*The common liberties of a borough were of the following nature. A liberty of trade under protection of its lord; which was granted by the lord, whether he was the king or a subject; and for this license every burgess paid a yearly rent. 2. To pay this rent per manum suam; that is, by an officer of their own choosing, either mayor, bailiff, or other compier. 3. A liberty to receive tolls of all goods sold in the town; with many other privileges, as markets, fairs, fisheries, &c. The farm or rent of the borough arose from the issues and profits of these liberties, and often left a surplus to the community of the borough.
The charter of Isabella received several royal confirmations and additions.
During the reign of Edward I. this ancient borough sent its representatives to parliament. There is, however, an uncertainty whether they represented this town only, or the Island at large.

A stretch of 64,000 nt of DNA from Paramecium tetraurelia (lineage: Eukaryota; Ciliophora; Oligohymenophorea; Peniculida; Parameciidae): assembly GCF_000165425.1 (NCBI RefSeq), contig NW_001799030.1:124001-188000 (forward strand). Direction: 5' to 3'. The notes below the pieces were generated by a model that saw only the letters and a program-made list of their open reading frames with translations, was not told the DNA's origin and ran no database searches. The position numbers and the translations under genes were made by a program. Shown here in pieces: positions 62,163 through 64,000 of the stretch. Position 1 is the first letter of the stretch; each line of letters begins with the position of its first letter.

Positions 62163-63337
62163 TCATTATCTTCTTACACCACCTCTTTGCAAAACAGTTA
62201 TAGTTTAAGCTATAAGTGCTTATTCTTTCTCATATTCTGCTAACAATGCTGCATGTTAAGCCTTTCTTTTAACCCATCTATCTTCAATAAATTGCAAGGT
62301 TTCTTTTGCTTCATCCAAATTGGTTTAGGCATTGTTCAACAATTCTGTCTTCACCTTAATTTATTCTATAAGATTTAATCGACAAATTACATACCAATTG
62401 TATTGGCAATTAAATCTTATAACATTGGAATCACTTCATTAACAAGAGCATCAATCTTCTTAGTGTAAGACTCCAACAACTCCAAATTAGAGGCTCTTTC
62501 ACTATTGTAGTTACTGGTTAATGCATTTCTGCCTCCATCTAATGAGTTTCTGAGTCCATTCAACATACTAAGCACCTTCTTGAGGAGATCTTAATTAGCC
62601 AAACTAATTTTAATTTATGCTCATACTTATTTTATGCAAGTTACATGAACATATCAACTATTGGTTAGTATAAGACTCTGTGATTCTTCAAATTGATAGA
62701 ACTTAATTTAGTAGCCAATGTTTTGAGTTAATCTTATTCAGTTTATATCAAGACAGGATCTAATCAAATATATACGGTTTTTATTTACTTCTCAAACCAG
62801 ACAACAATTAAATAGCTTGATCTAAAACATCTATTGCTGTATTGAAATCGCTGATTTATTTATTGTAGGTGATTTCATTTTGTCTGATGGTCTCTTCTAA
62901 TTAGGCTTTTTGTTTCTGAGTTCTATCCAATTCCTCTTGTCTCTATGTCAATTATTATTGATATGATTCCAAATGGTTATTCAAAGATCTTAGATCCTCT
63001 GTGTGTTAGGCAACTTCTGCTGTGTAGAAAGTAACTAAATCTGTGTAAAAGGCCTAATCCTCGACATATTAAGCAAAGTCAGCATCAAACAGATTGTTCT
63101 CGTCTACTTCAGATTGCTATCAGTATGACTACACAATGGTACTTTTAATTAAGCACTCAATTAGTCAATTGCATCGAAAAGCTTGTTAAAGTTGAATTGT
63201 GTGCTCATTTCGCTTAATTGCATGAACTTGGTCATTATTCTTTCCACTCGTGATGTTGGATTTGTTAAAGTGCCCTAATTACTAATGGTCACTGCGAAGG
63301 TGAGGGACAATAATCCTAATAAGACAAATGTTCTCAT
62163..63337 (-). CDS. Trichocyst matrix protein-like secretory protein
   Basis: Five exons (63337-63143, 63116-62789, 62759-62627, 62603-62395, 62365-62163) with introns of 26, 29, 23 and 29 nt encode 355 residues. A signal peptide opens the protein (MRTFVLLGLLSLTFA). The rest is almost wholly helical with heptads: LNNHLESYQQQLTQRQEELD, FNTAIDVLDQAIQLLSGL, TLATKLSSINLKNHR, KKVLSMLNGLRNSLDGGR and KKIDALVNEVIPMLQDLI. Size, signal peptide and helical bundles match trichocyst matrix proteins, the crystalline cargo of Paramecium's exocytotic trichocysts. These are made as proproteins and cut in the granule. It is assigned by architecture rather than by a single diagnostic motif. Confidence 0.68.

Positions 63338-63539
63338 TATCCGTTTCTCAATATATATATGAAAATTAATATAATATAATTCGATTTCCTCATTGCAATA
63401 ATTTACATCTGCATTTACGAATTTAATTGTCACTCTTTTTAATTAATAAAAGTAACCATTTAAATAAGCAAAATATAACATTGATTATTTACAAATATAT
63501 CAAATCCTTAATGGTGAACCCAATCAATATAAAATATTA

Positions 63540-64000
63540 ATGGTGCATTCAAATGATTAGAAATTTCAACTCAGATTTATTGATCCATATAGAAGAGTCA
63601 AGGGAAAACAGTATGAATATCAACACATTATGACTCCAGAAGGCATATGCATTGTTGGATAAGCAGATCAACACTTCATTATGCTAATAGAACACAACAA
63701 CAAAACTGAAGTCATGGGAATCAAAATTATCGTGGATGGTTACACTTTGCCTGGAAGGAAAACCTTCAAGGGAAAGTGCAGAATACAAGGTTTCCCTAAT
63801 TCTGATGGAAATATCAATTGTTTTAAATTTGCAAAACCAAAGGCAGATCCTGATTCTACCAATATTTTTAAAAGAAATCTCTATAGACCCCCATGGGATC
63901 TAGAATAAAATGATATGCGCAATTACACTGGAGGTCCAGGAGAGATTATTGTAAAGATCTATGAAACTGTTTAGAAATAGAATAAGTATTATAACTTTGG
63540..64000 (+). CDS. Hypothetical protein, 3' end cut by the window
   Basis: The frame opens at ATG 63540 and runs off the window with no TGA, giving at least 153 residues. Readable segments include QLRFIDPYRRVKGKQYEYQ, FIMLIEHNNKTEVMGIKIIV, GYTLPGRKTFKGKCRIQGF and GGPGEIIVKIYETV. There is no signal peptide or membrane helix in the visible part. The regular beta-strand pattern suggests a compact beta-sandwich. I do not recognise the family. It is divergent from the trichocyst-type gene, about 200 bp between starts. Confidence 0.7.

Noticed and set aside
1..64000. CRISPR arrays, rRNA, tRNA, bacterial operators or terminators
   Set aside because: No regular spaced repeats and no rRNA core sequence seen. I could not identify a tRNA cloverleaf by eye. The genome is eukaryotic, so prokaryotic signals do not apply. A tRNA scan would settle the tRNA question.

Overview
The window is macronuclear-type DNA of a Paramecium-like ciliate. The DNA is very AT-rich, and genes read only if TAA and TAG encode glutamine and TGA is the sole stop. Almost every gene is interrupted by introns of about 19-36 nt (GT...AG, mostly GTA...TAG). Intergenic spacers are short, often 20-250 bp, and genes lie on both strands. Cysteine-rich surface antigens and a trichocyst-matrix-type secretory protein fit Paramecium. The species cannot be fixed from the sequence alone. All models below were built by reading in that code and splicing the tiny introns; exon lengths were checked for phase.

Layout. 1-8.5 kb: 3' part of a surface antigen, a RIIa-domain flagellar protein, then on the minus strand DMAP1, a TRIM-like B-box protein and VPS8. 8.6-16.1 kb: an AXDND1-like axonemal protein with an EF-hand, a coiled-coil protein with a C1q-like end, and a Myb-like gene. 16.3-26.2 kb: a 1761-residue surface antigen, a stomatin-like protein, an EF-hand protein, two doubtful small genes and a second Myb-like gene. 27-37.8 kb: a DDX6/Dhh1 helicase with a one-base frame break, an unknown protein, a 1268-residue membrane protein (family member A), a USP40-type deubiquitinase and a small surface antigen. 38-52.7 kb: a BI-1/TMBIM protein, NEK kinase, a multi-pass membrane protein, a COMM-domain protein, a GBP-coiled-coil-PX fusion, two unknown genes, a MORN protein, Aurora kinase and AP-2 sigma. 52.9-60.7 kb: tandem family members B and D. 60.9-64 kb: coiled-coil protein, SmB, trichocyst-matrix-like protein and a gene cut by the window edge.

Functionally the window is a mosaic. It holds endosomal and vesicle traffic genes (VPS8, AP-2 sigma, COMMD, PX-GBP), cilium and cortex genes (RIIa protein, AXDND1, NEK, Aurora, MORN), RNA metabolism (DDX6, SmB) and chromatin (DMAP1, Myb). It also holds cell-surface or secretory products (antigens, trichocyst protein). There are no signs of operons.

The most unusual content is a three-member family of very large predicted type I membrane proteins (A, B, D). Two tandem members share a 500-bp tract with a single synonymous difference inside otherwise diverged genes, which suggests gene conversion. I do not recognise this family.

In the reign of James I. a charter of incorporation was granted to this borough: the bailiff and burgesses were constituted a body politic; to consist of a mayor, twenty-four burgesses, and a recorder, with power to choose a town clerk. The mayor to be sworn into his office in the presence of the captain of the Island or his steward. The mayor, recorder, or his deputy, with two burgesses, are empowered to hold a court one day in every week, for the trial of all causes of debt, trespass, &c. arising within the borough, according to the laws of England.